Credits 4.0

Analytical techniques related to revenue recognition, interperiod tax allocation, pensions, leases, and accounting changes and errors are studied. Preparation of the statement of cash flows, basis financial statement analysis, and full disclosure are also emphasized. Prerequisite: AC3100 Delivery: on campus and online


Business Finance I
Course Number FN3000
Credits 4.0

This course is an examination of the role of financial management, analysis, forecasting, mathematics, working capital management, cash and marketable securities management, accounts receivable, inventory management, and short-term financing. Prerequisite: AC1160 or AC2760/MA1500 Delivery: on campus and online


Business Law
Course Number LA3100
Credits 4.0

This course introduces students to fundamental legal principles affecting business in the United States, including the sources and classifications of laws in the U.S. Students learn to recognize and apply basic legal concepts relating to contracts, torts, and product liability; explore various forms of business organizations common in the United States; and gain a fundamental understanding of select legal topics critical to operating a business, including real property, personal property, agency and employment, credit and secured transactions, bankruptcy and decedent's estates. Delivery: on campus and online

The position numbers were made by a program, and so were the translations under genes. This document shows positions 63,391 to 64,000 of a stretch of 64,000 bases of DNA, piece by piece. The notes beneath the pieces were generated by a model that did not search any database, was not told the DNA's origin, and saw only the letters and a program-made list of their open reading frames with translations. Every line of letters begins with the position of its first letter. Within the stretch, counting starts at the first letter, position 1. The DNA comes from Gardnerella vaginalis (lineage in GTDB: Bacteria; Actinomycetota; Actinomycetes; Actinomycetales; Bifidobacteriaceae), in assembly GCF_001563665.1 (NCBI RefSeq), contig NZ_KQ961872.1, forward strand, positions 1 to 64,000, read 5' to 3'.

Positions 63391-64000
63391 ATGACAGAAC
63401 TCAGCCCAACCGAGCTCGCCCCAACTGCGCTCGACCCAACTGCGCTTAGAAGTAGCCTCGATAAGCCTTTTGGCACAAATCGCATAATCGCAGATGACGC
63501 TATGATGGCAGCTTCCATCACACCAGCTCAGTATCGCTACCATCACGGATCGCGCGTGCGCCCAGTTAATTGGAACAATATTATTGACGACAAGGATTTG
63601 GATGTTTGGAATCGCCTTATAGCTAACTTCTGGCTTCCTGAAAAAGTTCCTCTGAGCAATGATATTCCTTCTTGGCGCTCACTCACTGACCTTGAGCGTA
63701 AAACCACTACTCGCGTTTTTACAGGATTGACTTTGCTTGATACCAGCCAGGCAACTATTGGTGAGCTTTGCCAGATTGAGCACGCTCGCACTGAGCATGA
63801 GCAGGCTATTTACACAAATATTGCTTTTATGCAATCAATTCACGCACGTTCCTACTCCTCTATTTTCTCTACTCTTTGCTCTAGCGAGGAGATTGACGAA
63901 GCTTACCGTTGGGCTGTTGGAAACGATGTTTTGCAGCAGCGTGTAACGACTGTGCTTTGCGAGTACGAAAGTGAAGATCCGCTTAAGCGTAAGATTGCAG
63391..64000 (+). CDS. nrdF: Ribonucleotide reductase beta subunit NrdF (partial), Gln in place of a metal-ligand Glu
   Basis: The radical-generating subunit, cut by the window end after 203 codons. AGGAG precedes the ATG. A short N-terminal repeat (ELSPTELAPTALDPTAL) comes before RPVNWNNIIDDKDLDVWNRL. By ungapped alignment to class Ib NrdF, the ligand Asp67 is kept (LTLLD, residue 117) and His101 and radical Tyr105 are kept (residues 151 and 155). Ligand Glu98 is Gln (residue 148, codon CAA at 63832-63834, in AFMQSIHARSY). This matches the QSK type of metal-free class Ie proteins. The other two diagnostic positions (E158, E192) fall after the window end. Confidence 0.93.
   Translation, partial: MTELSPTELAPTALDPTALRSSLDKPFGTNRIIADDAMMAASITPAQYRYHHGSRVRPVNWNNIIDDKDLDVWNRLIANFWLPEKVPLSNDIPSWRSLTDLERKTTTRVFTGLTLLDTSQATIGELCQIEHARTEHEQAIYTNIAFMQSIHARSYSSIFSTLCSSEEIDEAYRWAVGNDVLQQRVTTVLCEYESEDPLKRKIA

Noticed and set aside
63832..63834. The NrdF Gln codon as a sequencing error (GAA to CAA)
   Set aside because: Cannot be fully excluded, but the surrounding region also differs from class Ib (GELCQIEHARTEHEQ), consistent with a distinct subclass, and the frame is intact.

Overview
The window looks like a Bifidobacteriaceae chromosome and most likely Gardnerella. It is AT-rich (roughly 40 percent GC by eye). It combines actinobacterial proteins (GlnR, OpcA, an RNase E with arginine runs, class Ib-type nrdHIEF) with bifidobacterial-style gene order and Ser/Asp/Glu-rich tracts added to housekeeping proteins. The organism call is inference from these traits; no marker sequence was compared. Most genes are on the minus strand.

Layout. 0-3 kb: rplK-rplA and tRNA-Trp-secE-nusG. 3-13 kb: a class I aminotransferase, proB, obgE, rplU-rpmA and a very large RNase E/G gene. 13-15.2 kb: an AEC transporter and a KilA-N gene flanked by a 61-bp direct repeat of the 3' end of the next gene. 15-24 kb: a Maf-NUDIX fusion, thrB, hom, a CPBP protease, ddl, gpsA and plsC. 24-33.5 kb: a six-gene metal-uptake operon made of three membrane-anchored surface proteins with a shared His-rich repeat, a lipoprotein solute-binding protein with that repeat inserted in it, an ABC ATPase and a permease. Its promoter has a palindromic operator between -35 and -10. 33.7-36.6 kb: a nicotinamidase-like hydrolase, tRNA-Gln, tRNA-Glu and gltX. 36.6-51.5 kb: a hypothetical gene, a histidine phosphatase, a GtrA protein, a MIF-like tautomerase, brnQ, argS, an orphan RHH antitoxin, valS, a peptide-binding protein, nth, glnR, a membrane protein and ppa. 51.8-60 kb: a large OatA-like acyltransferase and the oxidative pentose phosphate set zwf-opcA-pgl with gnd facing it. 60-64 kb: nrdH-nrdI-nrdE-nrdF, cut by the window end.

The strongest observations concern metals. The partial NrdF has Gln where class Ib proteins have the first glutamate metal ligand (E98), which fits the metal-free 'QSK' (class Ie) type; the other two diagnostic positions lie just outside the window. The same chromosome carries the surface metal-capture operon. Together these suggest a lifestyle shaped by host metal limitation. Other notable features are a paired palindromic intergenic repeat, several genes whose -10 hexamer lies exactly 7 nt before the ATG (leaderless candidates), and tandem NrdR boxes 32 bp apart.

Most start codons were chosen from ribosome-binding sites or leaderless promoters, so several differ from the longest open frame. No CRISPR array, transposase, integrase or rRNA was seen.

Principles of Marketing
Course Number MG1050
Credits 4.0

Principles of Marketing is an introductory course to the field of marketing. The student will learn the components of the marketing system and the marketing decision-making process which revolves around the marketing mix (product, price, place and promotion). Additional topics include consumerism, the legal environment, consumer behavior, and the international market, and their effect on marketing. Delivery: on campus and online


Principles of Management
Course Number MT2050
Credits 4.0

This course introduces students to the field of management and emphasizes the knowledge and skills used by successful managers. Throughout the course, students will demonstrate specific knowledge and skills in the areas of management, history, decision-making, communication, planning, organizing, staffing, directing, controlling, and business ethics. Delivery: on campus and online


Composition I
Course Number EN1150
Credits 4.0